In summary, you can't go wrong with any of these funds with their simplicity, cost, and performance, and they will all likely outperform 80-90% of investors and fund managers over the long term. However, in the long run I think you'll see higher returns and less volatility with SPTM or a fund that uses underlying S&P indexes vs Russell or other non-qualitative indexes.
 
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Folster

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With Google, for me, it's just a comfortable parking space that I don't have to worry about and with a pending stock split on the horizon, I figure there is a good chance it goes up quote a lot over the next 2-5 years. I bought, today, what I would equate to around 5% of my investment capital.

I'd love to see models and analysis on them though. The follows I have only talk about it briefly, this was more of a gut buy based on good fundamentals and long term parking space.

I updated my GOOG DCF assuming you have a minimum required rate of return of 10% of your investments, I value GOOG as seen below depending on your revenue growth estimates for them.

10%: $1,800 (pretty conservative if not bearish)
15%: $2,000
20%: $2,240
25%: $2,500

For context, GOOG grew their revenue 26.5% a year over the last 5 years. That kind of growth will be hard to continue considering their size.

GOOG dropped to $2500 recently during the NASDAQ bear market. I could see that as a fair value which is sometimes reasonable to pay for a fantastic company. Not everything needs to be on the clearance rack to buy if it's quality and GOOG certainly is quality.

I'd personally want to get it for under $2300, but I may never get that opportunity to provide a margin of safety.
 

elindholm

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Any talk about asset allocation revolves around equity/stock exposure and US equity exposure reigns supreme.

One of the simplest and most efficient ways of getting that US exposure is with a Total US or Broad Market index fund or ETF that gives you exposure to large, mid, and small cap US stocks. Most index funds have an ETF version like VTSAX and VTI. Both follow the same underlying index.

I prefer ETFs due to their greater liquidity and zero commissions at most brokers. Sometimes the index funds will have a $20 transaction fee unless you are buying them directly from the fund company itself. The downside of ETFs is that you are unable to set-up a DRIP or automatic recurring investment.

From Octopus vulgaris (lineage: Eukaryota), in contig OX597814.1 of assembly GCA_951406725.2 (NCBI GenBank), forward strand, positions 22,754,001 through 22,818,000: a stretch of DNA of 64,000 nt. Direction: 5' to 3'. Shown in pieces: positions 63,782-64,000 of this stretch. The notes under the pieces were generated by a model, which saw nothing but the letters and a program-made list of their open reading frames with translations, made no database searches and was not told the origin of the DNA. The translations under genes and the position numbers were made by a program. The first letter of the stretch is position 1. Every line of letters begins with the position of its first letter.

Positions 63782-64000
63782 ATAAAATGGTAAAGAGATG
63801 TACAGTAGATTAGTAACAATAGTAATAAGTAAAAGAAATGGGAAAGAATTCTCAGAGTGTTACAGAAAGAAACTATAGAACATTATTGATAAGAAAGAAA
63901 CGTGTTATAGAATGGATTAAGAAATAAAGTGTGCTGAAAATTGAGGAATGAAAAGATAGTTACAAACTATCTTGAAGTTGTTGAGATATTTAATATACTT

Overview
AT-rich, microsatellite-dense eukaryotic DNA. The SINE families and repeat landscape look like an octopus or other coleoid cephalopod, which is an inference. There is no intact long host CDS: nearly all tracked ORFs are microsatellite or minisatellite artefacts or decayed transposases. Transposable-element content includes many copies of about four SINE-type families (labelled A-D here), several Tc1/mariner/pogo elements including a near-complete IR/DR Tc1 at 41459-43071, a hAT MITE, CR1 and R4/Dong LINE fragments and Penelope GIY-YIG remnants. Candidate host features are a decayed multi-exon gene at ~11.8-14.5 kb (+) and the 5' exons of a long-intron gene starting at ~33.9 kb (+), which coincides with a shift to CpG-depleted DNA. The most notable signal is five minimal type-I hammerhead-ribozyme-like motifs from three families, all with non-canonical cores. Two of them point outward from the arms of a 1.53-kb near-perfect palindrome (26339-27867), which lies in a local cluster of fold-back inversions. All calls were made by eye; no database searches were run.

So which total US market ETF is best? You cant go wrong with any of the major players, but I think SPTM is best as it tracks the S&P 1500 index which includes the S&P 500 large, 400 mid, and 600 small cap indexes. Other Total US market ETF's attempt to own nearly every US company. From the funds listed below, SCHB holds over 2500 companies while VTI holds over 4,000.

The reason why is because the underlying S&P indexes like the S&P 1500 have a quality filter and hold less stocks as a result. They do not include every company within their market cap range. They exclude unprofitable companies. For a company to be initially included, their most recent quarter must have positive earnings and the sum of their earnings for their prior 4 quarters must be positive as well.

So the S&P indexes exclude most of the garbage SPACs, IPOs, meme stocks, and hype trains. Sure you miss out on a Tesla until they are profitable and most of the moonshots, but you also miss out on the countless companies that come crashing down to Earth.

Look at these returns of the 4 big dogs from iShares, Schwab, SPDR, and VTI from close of business 3/21/2022. All 4 have an internal expenses of just 0.03% so they are all on an equal playing field with respect to cost.

You must be registered for see images attach


It should be noted that SPTM only started tracking the S&P 1500 in 2019 so data prior to 3 years ago isn't relevant even though SPTM is still the winner in the 5 and 10 year returns. It used to track a broader US index, the same as ITOT I believe. Take a look at that YTD and 1 year Total Return. Significant outperformance by SPTM while no earning growth stocks were getting slaughtered. I have no doubt that this would have looked different in early 2021 during the height of the speculative craze, but now that we have seen the tide roll in and out, we have the data.

In summary, you can't go wrong with any of these funds with their simplicity, cost, and performance, and they will all likely outperform 80-90% of investors and fund managers over the long term. However, in the long run I think you'll see higher returns and less volatility with SPTM or a fund that uses underlying S&P indexes vs Russell or other non-qualitative indexes.

Is there something similar to SPTM that isn't market-cap weighted? I feel like market-cap weighted "total index" kinds of things really end up being small-basket funds of the top 25 or so companies (like the S&P 500 index itself is). All of the smaller stocks that "balance" the fund are basically decoration, with minimal influence on the overall performance one way or another.
 

BigRedRage

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The only ETF I currently own is FFND. I like it because the head of the fund is a guy I follow for investment fundementals a lot, super smart dude, trust his research and decisions. He is a TSLA bull and 13% of his fund is current TSLA but the overall etf is pretty solid IMO.
 
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Folster

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Is there something similar to SPTM that isn't market-cap weighted? I feel like market-cap weighted "total index" kinds of things really end up being small-basket funds of the top 25 or so companies (like the S&P 500 index itself is). All of the smaller stocks that "balance" the fund are basically decoration, with minimal influence on the overall performance one way or another.

I doubt there's and equal weighted S&P 1500 ETF. But, it looks like Invesco offers RSP, EWMC, and EWSC, that equal weight the S&P 500, 400, and 600 respectively. The downside is that expense ratios while not extreme are kinda high 0.20 for the 500 and 0.40 for the 400 and 600.